Fractionating the neural substrates of transitive reasoning: task-dependent contributions of spatial and verbal representations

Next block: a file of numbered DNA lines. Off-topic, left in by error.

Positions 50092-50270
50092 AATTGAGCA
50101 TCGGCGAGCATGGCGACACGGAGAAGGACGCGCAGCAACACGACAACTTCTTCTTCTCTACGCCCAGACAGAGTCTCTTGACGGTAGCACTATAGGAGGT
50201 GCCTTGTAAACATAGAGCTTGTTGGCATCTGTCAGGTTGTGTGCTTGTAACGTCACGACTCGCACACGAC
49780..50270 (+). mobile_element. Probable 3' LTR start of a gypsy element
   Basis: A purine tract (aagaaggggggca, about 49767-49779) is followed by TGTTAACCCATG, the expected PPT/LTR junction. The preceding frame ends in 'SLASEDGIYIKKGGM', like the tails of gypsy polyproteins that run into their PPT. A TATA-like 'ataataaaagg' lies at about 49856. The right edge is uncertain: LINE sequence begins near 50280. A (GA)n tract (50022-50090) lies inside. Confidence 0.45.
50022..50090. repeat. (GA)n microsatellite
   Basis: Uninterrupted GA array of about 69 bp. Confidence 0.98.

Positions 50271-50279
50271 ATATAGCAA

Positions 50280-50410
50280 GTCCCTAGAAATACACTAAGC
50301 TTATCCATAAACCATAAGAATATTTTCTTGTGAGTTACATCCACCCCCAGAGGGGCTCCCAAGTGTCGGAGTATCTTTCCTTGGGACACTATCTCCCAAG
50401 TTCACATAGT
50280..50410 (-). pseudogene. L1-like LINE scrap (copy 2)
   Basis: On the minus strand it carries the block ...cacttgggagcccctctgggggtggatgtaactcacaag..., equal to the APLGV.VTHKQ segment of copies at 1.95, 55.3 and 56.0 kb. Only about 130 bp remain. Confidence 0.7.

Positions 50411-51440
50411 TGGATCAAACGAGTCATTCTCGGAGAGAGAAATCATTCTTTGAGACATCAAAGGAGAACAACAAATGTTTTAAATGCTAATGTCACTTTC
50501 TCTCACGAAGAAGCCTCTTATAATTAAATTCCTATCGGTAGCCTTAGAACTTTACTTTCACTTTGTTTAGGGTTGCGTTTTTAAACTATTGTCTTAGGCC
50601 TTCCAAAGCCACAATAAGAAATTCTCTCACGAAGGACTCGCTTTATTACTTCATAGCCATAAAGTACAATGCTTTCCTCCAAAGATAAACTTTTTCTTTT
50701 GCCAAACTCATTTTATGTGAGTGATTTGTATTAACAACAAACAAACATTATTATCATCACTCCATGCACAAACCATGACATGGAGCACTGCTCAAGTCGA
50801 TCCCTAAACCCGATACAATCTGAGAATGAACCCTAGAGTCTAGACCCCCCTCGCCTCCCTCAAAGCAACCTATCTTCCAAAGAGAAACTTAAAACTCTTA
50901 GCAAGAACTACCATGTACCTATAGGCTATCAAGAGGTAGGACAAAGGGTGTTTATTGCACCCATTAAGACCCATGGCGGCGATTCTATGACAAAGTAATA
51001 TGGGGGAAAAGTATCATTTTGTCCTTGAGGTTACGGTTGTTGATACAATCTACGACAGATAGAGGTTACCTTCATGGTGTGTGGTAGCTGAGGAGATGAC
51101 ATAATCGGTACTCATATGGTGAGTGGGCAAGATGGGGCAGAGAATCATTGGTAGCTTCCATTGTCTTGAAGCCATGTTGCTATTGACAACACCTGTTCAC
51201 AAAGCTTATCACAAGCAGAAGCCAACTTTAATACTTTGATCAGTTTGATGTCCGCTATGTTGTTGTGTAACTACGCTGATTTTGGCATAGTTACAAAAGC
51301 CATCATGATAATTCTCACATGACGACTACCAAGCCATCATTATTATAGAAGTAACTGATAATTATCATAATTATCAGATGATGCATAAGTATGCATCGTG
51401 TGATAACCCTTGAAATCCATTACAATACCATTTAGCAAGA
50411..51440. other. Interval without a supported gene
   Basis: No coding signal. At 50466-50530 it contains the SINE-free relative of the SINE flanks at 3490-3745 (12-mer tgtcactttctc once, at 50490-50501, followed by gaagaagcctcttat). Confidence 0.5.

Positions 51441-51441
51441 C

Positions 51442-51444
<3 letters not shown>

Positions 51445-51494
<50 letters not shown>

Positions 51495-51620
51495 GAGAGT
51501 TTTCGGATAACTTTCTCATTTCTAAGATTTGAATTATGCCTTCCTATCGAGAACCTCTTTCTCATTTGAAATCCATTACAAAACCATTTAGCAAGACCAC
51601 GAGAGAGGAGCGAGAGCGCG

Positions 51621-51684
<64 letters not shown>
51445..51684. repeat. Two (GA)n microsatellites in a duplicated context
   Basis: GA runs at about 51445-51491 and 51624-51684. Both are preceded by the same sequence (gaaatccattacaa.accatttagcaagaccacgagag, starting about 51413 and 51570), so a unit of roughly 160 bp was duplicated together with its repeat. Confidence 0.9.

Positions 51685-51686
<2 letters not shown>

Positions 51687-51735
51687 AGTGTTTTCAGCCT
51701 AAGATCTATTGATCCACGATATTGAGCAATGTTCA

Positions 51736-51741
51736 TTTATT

It has long been suggested that transitive reasoning relies on spatial representations in the posterior parietal cortex (PPC). Previous neuroimaging studies, however, have always focused on linear arguments, such as “John is taller than Tom, Tom is taller than Chris, therefore John is taller than Chris.” Using functional magnetic resonance imaging (fMRI), we demonstrate here that verbal representations contribute to transitive reasoning when it involves set-inclusion relations (e.g., “All Tulips are Flowers, All Flowers are Plants, therefore All Tulips are Plants”). In the present study, such arguments were found to engage verbal processing regions of the left inferior frontal gyrus (IFG) and left PPC that were identified in an independent localizer task. Specifically, activity in these verbal regions increased as the number of relations increased in set-inclusion arguments. Importantly, this effect was specific to set-inclusion arguments because left IFG and left PPC were not differentially engaged when the number of relations increased in linear arguments. Instead, such an increase was linked to decreased activity in a spatial processing region of the right PPC that was identified in an independent localizer task. Therefore, both verbal and spatial representations can underlie transitive reasoning, but their engagement depends upon the structure of the argument.